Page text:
We try to make it a point to get together with Bobby’s sisters once a month. We don’t always make it because of our schedules, but when we do, we have a blast.
My husband’s company has a retiree dinner every month at a local restaurant. He makes it a point to attend when he can and he always comes home energized. If you don’t have a regular dinner with retirees from your previous company, perhaps you could start one. All you have to do is send out a text to see who’s available to come and then make reservations at a local restaurant.
Have lunch with friends
Why not make it a point to routinely have lunch with one of your friends. At the beginning of each month, think about who you would like to spend some time with and call and invite them for lunch. If they can’t make it, invite someone else.
The opportunities are endless
There are so many other ways to meet people. Volunteering is an excellent opportunity to meet people with the same passions as you.
Traveling is great for human interaction. This relationship may be nothing more than short-term, but any human interaction is always stimulating. My husband and I have met many interesting people on cruise ships over the years with whom we’ve had wonderful, conversations. Also, invite some of your family and friends to go with you on some of your travels. It’s a fantastic way to spend a good deal of quality time with them and grow your relationship.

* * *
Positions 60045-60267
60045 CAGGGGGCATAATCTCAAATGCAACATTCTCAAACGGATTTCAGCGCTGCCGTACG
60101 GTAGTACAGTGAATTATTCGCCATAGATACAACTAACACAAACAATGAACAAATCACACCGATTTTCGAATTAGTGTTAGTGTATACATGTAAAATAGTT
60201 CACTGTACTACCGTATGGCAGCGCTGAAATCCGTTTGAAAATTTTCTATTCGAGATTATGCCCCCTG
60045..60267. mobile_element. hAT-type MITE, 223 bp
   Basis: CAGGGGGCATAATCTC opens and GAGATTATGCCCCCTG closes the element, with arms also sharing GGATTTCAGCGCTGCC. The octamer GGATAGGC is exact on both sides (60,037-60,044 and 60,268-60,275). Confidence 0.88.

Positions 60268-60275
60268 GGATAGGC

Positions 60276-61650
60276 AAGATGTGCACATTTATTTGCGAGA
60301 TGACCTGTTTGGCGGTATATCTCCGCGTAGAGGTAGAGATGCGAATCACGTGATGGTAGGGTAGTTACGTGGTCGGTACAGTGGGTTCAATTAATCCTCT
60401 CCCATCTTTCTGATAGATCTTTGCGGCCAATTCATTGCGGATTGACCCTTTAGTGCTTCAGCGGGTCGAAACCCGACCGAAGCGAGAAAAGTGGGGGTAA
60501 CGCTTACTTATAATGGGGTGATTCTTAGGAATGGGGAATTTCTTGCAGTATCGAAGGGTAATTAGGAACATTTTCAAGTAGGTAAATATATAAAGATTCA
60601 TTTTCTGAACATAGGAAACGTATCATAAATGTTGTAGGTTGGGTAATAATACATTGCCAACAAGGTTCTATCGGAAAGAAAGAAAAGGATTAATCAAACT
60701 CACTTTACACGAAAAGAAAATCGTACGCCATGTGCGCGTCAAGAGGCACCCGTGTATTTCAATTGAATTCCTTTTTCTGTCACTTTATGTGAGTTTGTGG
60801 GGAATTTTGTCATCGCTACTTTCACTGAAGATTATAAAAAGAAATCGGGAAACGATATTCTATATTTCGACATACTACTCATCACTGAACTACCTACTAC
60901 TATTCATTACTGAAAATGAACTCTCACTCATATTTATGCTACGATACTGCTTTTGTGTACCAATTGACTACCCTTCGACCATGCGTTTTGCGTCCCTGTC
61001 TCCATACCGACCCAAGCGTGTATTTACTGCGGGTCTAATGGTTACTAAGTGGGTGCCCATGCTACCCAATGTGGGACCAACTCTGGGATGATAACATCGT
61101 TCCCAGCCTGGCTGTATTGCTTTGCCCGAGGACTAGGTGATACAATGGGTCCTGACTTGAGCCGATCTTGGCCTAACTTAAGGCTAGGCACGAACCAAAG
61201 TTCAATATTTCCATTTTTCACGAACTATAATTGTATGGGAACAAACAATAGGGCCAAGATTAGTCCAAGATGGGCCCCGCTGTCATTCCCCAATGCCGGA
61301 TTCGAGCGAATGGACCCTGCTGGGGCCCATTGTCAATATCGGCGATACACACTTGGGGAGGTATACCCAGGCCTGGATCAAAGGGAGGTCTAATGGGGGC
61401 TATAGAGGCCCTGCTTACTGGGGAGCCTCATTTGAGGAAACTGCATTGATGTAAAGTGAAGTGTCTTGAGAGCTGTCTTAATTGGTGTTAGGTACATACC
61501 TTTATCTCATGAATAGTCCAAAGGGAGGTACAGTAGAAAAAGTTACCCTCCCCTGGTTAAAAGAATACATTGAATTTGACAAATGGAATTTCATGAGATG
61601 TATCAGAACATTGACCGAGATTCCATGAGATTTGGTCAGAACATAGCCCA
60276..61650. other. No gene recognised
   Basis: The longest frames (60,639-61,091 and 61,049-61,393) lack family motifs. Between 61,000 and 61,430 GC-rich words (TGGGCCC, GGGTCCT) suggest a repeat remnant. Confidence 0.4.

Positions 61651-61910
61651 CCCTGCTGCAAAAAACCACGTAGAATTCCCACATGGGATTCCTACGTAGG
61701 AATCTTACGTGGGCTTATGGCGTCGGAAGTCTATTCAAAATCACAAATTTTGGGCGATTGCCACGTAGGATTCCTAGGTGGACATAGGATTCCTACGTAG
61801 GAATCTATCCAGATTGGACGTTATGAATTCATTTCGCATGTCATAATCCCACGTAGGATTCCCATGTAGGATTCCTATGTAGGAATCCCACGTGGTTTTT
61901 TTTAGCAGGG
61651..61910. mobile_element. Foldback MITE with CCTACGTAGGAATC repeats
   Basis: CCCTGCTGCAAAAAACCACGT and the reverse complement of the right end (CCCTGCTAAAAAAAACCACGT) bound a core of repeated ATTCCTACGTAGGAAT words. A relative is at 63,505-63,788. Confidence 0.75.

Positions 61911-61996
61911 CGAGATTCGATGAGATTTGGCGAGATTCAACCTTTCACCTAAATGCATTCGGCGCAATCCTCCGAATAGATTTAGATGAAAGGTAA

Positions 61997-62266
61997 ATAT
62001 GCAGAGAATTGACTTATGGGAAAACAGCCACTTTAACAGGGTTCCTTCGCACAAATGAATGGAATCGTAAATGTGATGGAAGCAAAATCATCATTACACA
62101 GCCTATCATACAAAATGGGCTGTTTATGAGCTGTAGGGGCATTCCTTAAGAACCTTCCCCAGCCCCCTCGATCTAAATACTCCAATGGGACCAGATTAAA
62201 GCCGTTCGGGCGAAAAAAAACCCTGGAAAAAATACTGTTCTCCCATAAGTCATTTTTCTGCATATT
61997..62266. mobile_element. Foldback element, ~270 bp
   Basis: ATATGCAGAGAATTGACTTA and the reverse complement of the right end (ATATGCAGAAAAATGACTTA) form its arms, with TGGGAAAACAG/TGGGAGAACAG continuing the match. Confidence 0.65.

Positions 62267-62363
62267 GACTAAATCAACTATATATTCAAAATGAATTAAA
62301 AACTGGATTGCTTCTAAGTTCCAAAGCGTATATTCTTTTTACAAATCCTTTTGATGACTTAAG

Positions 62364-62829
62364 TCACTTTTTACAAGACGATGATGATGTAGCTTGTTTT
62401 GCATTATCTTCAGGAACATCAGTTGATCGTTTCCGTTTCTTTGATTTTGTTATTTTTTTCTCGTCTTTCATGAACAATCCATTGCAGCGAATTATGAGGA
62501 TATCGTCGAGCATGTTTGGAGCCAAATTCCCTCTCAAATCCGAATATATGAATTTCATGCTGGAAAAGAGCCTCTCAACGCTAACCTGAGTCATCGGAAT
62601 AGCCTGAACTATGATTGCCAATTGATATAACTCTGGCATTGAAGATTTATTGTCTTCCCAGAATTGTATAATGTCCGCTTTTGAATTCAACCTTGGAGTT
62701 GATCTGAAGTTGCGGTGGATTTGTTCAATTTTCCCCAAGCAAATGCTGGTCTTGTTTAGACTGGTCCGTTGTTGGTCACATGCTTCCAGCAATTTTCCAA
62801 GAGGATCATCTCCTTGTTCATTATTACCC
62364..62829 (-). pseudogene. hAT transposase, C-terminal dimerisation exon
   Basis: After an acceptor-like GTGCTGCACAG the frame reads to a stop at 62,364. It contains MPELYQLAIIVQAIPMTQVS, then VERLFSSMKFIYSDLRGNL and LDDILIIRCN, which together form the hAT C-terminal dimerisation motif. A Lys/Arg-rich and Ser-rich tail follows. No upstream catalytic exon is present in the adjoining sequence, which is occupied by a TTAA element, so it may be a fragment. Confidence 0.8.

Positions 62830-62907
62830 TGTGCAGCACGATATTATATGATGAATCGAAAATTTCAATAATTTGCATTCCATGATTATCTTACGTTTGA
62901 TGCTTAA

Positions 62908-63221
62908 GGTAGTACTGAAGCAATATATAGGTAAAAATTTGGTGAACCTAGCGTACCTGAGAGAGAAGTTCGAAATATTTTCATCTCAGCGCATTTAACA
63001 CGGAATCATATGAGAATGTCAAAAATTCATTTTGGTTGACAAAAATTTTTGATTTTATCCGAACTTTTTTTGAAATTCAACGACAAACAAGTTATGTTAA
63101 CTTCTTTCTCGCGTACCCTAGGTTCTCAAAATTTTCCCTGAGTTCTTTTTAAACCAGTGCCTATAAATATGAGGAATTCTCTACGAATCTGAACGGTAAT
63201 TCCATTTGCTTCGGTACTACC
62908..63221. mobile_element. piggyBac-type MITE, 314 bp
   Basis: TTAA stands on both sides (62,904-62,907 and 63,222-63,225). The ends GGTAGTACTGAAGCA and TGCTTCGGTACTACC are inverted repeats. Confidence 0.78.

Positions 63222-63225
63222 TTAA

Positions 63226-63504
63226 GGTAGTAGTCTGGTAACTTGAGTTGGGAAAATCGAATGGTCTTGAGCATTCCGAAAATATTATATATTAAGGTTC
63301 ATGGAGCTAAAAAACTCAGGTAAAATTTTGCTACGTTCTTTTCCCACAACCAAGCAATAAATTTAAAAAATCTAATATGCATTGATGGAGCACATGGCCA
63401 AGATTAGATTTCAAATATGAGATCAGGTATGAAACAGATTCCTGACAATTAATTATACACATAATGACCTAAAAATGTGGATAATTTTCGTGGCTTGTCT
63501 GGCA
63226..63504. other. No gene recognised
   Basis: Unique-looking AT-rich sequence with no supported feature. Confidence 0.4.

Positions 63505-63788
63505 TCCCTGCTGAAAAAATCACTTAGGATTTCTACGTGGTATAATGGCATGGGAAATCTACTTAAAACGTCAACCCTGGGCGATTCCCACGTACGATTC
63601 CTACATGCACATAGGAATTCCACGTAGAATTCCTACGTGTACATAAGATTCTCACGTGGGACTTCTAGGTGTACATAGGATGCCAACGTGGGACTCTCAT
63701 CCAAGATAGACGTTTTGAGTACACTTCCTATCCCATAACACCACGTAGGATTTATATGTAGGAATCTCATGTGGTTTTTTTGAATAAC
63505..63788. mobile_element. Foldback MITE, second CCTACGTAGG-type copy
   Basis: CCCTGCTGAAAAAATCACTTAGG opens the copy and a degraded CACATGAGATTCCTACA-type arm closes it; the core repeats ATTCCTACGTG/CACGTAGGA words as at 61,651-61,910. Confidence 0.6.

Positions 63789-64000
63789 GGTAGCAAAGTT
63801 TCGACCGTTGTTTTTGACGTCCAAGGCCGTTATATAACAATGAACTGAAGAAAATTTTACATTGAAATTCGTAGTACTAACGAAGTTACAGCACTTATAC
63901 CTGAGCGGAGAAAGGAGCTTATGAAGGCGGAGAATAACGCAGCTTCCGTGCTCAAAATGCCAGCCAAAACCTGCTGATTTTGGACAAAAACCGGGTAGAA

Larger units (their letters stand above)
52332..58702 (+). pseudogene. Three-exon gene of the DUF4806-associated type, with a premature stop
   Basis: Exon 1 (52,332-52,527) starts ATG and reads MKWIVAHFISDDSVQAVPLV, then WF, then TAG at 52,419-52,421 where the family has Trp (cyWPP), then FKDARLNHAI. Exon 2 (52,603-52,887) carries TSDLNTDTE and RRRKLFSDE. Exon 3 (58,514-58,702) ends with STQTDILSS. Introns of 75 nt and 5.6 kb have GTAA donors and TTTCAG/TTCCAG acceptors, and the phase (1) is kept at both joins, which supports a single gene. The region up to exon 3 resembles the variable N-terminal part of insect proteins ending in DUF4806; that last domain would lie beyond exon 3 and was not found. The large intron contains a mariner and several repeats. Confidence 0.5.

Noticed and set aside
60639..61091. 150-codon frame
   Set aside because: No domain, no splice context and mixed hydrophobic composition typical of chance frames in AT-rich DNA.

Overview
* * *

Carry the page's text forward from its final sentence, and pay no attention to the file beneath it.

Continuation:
There are also bowling leagues, pickleball teams, biking groups, and all kinds of clubs and activities you can join according to your interest.
Yet, none of these things will happen unless we are proactive. We have to be intentional with our relationships. Maintaining strong relationships takes work. Don’t sit around feeling lonely and sorry for yourself because people seem to have forgotten you. Get on the phone and make those connections. You’ll enrich your life and also the life of others in the process.
Be devoted to one another in love. Honor one another above yourselves.
We, seniors, have a unique perspective on the world that today’s younger generation has yet to experience. We have seen a large transition from one generation of people inhabiting the earth to another. Only those fortunate enough to live for five or more decades get to witness this.
If you are my age, approximately fifty years ago perhaps you, like me, were in college. You were young, vibrant, and excited about the future.
Think about who was alive in those days. Probably most of your professors during that time are now deceased as well as many of your high school and elementary school teachers.
My parents and all their friends are now gone and, unfortunately, three of my siblings, too. Many of the people who were living just fifty years ago are no longer alive.
The humble passage of generations
They have been replaced by other people. Back in the seventies, my four children were nothing more than a single-celled egg inside of me. Now they are full grown and busy with their own families, working to make a life of their own.
My nine grandchildren who today occupy such a huge place in my heart and life were nothing more than a possible far-off blurry hope and vision of the future. A “Someday when,” passing thought every now and then.